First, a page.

• Poor understanding or implementation of rounding methods,
  • Lack of clarity on rounding level, and
  • Inaccurate calculations involving segregations and aggregations.

Poor Understanding or Implementation of Rounding Methods

A critical business requirement was missed during the requirements phase, and expected implementation of the business rules were not clarified until decision-makers were specifically asked for adoption of a rounding method -- in other words, too late.

Incentive payments were made based on the volume sold that was eligible for the promotions. Initial reports were based on the return rate calculations where the BI tool was rounding calculated percentages to two digits, using athematic rounding. It was expected that the percentages were rounded to the whole number using “the round toward zero method” that passes on the benefit of rounding to the retailers. This method of rounding, for example, makes values that are from 1.1 percent to 1.9 percent down to 1percent. As a result, this made less volume eligible for the promotion.

It is therefore important that BI professionals, as well as users, understand different rounding methods. The most common rounding method followed and taught, which many think of as the default, is the round half-up or arithmetic rounding method (e.g., 4.4 becomes 4 and 4.5 becomes 5). This technique is also used as a default in common spreadsheet programs, such as Microsoft Excel. There are several other rounding methods employed in business, which data professionals should be familiar.(A brief description with examples of different rounding methods is discussed very well in “Rounding Algorithms 101.”)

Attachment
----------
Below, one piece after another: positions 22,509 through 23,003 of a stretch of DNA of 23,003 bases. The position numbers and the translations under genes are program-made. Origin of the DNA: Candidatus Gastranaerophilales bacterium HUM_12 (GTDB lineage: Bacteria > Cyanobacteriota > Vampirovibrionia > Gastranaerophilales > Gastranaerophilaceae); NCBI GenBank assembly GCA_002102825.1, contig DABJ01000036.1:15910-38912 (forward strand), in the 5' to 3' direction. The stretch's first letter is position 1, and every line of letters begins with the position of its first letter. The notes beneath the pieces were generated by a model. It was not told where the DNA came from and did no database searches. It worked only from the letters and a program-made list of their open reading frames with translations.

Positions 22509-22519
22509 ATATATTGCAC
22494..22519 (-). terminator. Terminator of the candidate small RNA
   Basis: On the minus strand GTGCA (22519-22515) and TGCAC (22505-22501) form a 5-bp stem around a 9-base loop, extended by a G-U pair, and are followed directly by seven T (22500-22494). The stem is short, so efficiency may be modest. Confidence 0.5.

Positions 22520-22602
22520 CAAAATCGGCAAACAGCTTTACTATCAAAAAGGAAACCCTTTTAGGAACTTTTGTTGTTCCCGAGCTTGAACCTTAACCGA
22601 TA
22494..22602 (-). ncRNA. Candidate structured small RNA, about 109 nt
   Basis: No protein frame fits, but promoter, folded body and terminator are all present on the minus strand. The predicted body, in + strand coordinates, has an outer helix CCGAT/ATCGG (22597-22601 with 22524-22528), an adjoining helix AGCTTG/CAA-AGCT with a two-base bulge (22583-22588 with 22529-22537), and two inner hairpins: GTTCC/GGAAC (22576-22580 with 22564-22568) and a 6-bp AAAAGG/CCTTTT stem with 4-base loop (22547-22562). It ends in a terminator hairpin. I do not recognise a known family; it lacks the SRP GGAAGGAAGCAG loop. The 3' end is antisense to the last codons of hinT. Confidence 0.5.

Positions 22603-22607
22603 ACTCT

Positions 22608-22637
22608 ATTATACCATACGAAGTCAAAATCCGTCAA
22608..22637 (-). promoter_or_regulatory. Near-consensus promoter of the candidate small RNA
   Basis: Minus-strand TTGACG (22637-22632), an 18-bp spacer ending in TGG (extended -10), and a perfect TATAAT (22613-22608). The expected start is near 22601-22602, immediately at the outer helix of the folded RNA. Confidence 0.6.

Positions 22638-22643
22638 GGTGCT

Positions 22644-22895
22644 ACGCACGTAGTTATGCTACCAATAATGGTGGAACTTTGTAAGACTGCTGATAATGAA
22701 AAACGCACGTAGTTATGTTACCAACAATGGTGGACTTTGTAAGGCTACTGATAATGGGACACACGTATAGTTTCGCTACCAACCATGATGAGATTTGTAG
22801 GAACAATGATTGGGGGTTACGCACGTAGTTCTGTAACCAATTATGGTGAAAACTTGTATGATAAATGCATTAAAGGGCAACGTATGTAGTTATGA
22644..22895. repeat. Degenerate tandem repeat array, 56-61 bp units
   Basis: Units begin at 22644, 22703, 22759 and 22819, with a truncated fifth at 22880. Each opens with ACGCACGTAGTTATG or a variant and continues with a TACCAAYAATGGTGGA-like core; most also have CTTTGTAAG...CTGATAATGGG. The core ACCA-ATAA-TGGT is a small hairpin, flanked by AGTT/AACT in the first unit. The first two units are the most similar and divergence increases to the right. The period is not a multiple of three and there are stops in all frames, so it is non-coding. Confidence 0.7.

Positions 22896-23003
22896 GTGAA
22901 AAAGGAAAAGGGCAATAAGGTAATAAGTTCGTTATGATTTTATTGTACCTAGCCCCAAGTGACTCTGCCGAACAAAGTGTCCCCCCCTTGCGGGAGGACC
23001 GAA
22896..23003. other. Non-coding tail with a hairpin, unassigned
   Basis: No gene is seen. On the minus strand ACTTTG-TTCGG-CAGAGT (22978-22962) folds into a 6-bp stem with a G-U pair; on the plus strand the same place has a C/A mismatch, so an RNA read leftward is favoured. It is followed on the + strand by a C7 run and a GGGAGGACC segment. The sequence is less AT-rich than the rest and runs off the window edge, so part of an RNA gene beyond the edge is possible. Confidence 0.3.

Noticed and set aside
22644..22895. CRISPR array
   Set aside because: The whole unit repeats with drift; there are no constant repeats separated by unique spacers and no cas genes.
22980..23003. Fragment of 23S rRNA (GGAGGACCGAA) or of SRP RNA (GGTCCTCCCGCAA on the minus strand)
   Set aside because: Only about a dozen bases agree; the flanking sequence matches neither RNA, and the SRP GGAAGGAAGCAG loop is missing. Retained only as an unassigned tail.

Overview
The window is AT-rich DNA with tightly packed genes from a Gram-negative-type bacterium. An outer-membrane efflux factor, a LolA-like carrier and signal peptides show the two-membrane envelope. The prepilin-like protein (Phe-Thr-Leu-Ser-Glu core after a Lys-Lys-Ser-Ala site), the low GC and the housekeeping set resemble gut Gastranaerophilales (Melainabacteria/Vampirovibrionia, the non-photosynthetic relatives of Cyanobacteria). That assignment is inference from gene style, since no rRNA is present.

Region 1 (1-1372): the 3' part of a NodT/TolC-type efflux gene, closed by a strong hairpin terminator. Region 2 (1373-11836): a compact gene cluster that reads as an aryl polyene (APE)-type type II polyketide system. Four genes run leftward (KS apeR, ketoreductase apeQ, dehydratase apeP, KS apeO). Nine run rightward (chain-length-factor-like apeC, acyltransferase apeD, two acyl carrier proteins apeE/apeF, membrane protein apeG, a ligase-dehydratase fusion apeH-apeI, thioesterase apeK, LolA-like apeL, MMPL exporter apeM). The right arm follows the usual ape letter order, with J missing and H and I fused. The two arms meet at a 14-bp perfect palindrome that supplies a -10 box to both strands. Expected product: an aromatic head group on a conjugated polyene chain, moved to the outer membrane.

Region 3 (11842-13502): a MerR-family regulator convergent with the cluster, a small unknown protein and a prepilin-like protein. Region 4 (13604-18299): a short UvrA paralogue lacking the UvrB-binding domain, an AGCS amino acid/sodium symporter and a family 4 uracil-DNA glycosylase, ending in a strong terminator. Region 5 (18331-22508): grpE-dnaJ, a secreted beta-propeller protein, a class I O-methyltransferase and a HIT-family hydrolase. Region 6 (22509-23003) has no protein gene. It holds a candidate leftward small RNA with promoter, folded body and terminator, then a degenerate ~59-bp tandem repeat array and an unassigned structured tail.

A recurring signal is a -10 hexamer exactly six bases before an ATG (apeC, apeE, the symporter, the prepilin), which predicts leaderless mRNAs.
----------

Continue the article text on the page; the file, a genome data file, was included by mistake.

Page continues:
Lack of Clarity on Rounding Levels

Another issue is the lack of clarity on rounding levels, which can cause significant confusion and negative impact to the end results. Using the previous example, the following hypothetical scenario shows how rounding levels impact the incentive payments. The CPG company rewards retailers based on product return rates, by their consumers, of units sold. If the return rates are less than 2 percent of the units sold, they get an incentive of 50 cents per unit sold for a particular sales quarter. The retailers whose return rates are equal to or greater than 2 percent would not get the incentive payments.